As an athiest, the religious side of gospel music tends to go over my head, however the power and emotion in some of the vocals is as good as any blues or soul records, this is a biography of one of my favourite gospel singers – Dorothy Love Coates.
A gospel music legend, prolific in the late 40’s, 50’s and early 60’s and a confidant of Martin Luther King in the civil rights movement – Dorothy Love Coates was born Dorothy McGriff in Birmingham, Alabama on January 30th, 1928.
Living in a devout but divided bible-belt town at the height of the Jim Crow Laws, preacher’s daughter Dorothy began singing and playing the piano in local black Baptist churches. After being spotted singing at one such church she joined the Gospel Harmonettes, a group led by inspirational pianist Evelyn Starks who were already well established in Birmingham. They began recording gospel standards and self penned songs and travelling the ‘gospel highway’ playing to black audiences in churches throughout the Southern states and the Midwest. Despite this success with the group she rejected countless offers to turn her hand to conventional soul songs stating: “I’ve been anointed to sing gospel music, I can’t walk away from this gift.”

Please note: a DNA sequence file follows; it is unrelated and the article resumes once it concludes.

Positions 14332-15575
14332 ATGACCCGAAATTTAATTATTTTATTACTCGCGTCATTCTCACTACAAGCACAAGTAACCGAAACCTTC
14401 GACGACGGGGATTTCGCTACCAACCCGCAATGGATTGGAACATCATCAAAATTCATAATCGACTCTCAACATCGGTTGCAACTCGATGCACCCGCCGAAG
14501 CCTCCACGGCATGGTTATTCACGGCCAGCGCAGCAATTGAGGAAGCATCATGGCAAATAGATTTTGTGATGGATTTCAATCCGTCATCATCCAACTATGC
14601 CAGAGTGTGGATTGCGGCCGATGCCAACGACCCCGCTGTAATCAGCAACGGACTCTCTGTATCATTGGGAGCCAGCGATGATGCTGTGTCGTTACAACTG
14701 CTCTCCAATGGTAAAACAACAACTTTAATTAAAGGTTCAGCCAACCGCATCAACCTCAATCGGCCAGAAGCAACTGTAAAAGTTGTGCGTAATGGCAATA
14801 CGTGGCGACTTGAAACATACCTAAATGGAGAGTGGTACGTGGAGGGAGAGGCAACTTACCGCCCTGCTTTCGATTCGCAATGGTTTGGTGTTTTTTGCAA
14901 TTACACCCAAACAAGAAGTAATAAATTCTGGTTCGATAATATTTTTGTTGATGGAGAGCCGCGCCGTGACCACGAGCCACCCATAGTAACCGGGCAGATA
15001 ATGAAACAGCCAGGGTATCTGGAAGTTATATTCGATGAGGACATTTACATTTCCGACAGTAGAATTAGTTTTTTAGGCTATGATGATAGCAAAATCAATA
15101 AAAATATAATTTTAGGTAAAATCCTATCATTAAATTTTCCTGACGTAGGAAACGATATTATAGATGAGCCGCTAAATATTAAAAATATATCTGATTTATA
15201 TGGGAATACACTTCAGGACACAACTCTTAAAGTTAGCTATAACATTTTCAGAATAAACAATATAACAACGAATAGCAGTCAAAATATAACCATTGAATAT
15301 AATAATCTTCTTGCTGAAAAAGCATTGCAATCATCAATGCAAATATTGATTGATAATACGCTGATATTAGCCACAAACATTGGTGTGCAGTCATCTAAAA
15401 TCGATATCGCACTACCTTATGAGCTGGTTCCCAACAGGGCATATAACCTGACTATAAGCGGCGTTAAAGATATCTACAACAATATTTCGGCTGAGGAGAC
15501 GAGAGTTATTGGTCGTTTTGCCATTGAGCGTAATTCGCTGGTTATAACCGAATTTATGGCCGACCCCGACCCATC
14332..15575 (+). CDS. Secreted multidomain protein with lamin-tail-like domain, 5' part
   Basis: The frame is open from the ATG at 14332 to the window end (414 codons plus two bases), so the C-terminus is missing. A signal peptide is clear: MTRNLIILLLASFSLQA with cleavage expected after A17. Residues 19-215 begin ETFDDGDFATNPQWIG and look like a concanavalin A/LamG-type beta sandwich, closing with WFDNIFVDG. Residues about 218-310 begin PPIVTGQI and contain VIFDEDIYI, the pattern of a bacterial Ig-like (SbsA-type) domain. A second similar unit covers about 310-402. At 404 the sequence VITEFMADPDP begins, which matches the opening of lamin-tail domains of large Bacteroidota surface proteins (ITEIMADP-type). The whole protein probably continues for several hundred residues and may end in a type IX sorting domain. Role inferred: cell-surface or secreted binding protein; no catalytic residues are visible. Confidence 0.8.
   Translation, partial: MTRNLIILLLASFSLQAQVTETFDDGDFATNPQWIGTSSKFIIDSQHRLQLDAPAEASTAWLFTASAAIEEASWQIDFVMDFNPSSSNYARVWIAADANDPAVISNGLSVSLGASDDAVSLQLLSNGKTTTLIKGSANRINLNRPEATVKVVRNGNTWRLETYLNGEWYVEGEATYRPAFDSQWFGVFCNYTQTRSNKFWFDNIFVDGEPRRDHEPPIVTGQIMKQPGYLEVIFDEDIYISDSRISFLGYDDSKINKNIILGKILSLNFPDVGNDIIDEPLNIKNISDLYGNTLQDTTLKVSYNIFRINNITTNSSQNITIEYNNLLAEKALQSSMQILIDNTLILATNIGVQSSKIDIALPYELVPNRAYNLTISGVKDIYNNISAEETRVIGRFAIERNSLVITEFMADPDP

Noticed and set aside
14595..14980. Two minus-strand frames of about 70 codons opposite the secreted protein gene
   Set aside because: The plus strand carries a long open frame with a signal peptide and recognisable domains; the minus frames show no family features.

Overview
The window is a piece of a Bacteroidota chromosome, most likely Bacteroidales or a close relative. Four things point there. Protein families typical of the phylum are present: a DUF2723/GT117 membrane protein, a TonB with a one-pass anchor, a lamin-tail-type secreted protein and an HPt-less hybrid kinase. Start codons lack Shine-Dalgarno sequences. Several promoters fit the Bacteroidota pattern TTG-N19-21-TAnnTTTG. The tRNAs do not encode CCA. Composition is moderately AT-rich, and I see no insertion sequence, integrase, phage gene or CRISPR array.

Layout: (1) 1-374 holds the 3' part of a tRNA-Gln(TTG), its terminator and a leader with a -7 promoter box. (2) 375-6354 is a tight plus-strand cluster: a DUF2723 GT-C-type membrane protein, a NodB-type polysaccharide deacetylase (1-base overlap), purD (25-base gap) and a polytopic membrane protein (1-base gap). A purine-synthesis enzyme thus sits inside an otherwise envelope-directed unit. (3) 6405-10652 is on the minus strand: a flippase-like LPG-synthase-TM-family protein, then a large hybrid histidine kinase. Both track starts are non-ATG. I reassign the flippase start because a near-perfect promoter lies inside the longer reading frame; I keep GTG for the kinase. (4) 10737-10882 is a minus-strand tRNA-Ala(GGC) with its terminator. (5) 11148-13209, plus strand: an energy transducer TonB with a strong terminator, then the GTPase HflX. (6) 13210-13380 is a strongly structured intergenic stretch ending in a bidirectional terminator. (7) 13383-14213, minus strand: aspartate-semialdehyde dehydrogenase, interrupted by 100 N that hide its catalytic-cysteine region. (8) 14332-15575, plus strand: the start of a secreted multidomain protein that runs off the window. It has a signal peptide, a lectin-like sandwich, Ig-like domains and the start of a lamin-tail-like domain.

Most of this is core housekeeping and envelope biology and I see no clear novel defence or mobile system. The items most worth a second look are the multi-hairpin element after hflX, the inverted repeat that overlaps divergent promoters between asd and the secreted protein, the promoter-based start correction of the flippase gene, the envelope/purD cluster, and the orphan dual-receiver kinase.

However, whilst she didn’t sing soul she had certainly influenced contemporaries who did. Her records have the preaching power of gospel, the heart of the blues and political message that would become popular first which would become more prevalent in the 60’s with records such as Sam Cooke’s ‘A Change Is Gonna Come’. A passionate performer, the influence of her distinctive delivery can be heard in the dulcet tones of Little Richard, whilst Ray Charles, Wilson Pickett and The Supremes scored major hits by adapting some of her gospel recordings for the pop charts.
A prolific song writer she wrote and recorded over 300 of her own songs, many of which have since become gospel standards, although the covers lack the soul of her rasping righteous vocals. Dorothy semi retired from the music business in the 60’s to look after her daughter who suffered from Cerebral Palsy, although she did perform live intermittently until her death from heart failure in 2002.
Here are five of my favourite Dorothy Love Coates records.
You’ve Been Good To Me
99 and a Half
One Morning Soon
Everyday Will Be Sunday
By Callum West